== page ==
The efficacy of plant extract and bioactive compounds approaches in the treatment of pulmonary fibrosis: A systematic review.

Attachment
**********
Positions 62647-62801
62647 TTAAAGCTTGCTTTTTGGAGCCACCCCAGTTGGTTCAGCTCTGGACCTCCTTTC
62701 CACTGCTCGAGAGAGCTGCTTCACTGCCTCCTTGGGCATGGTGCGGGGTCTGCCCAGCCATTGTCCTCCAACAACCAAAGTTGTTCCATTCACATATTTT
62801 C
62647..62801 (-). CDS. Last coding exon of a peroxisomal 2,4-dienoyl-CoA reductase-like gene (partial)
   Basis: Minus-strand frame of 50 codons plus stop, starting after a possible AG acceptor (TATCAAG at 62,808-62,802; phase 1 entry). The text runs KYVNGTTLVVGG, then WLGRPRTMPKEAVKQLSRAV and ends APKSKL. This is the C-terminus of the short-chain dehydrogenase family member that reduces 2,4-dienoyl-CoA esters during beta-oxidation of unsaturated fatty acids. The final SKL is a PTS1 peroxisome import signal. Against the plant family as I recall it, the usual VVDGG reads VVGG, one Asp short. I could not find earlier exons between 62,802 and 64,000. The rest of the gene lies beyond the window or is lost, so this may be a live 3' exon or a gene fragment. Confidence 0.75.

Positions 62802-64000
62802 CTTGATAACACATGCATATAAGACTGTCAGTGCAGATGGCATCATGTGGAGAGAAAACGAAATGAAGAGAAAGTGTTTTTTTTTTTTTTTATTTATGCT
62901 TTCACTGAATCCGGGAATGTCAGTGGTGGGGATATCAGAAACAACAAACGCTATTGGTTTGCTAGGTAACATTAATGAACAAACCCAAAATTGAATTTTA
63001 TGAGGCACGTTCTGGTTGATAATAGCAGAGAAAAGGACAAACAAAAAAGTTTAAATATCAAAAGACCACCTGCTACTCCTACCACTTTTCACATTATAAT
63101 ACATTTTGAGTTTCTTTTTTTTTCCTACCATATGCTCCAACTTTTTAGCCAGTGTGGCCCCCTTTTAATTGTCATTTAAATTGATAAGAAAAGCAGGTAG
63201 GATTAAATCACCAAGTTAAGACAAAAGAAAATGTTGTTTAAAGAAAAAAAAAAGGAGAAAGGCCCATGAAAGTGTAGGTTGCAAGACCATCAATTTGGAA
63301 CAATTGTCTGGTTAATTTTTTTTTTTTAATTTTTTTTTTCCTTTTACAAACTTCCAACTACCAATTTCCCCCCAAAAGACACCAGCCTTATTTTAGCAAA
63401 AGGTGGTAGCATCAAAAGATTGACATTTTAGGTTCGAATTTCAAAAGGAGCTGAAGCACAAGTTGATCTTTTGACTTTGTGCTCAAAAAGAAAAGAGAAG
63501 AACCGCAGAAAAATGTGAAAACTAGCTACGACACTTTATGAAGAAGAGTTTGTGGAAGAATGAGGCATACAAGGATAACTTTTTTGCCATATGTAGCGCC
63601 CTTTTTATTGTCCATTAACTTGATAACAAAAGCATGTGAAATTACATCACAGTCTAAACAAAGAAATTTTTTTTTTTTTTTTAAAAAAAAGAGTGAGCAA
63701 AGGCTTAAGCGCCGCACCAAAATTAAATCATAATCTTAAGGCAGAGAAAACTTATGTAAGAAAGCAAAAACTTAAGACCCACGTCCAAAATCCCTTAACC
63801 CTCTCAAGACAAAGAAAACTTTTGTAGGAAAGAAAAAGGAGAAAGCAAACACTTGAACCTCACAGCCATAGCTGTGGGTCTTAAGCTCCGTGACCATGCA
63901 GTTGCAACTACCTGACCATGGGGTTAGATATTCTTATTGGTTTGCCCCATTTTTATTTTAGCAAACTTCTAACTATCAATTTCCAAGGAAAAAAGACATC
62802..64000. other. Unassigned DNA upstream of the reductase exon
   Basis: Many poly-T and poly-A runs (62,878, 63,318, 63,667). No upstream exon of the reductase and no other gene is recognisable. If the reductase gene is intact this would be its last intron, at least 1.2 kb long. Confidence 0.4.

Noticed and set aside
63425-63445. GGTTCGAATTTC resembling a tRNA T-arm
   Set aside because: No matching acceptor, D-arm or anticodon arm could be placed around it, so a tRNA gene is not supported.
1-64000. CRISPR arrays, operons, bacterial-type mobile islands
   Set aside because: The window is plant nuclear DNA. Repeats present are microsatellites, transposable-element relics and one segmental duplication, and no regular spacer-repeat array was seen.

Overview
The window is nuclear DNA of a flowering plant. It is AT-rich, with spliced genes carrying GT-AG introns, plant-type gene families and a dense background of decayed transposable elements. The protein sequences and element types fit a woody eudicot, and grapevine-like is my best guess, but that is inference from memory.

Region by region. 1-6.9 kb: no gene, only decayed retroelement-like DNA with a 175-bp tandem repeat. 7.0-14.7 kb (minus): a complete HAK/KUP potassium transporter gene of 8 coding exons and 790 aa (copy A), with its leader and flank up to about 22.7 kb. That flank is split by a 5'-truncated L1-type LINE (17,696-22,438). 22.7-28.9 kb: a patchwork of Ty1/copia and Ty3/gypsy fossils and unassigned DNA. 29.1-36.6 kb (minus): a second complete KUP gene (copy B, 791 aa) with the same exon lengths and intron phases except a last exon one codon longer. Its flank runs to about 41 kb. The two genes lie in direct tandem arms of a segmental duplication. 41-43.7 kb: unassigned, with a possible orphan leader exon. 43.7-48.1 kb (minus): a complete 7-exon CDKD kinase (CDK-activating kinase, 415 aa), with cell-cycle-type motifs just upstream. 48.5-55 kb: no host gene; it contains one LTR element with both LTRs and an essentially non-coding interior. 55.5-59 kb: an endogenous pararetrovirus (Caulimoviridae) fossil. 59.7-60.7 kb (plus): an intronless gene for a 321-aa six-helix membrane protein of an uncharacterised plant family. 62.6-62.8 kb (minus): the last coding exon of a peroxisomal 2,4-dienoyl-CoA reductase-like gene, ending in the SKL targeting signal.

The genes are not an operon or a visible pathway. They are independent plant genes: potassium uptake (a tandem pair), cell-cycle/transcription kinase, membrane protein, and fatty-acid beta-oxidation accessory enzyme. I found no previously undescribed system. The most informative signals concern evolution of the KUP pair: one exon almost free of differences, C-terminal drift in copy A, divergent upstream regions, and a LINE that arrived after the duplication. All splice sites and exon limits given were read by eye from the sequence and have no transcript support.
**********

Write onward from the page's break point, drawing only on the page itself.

Pulmonary fibrosis is a severe and progressive disease that is characterized by an abnormal deposition of extracellular matrix, such as collagens. The pathogenesis of this disease may be initiated by oxidative damage of lung epithelial cells by fibrogenic stimuli, leading to lung inflammation, which in turn promotes various lung fibrotic responses. The profibrogenic effect of transforming growth factor-β1 (TGF-β1) on lung fibroblasts is crucial for the pathogenesis of this disease. Paeonol, the main phenolic compound present in the Chinese herb Paeonia suffruticosa, has antioxidant and anti-inflammatory properties. However, whether paeonol has therapeutic effects against pulmonary fibrosis remains unclear. Using a murine model, we showed that 21 days after the insult, intratracheal bleomycin caused pulmonary inflammation and fibrosis, as evidenced by lung histopathological manifestations and increase in various indices. The inflammatory indices included an increase in total cell count, differential cell count, and total protein concentration in bronchoalveolar lavage fluid. The fibrotic indices included an increase in lung levels of TGF-β1, total collagen, type 1α1 collagen (COL1A1), and α-smooth muscle actin (α-SMA; a marker of myofibroblasts). Bleomycin also was found to cause an increase in oxidative stress as reflected by increased levels of malondialdehyde and 4-hydroxynonenal in the lungs. Importantly, all these pathophysiological events were suppressed by daily treatment with paeonol. Using human lung fibroblasts, we further demonstrated that exposure of human lung fibroblasts to TGF-β1 increased productions of α-SMA and COL1A1, both of which were inhibited by inhibitors of Jun N-terminal kinase (JNK), p38, and Smad3. JNK and p38 are two subfamily members of mitogen-activated protein kinases (MAPKs), whereas Smad3 is a transcription factor. TGF-β1 exposure also increased the phosphorylation of JNK, p38, and Smad3 prior to the induction of α-SMA and COL1A1. Notably, all these TGF-β1-induced cellular events were suppressed by paeonol treatment. Our findings suggest that paeonol has antioxidant, anti-inflammatory, and anti-fibrotic functions against bleomycin-induced pulmonary fibrosis in mice. The beneficial effect of paeonol may be, at least in part, mediated through the inhibition of the MAPKs/Smad3 signaling.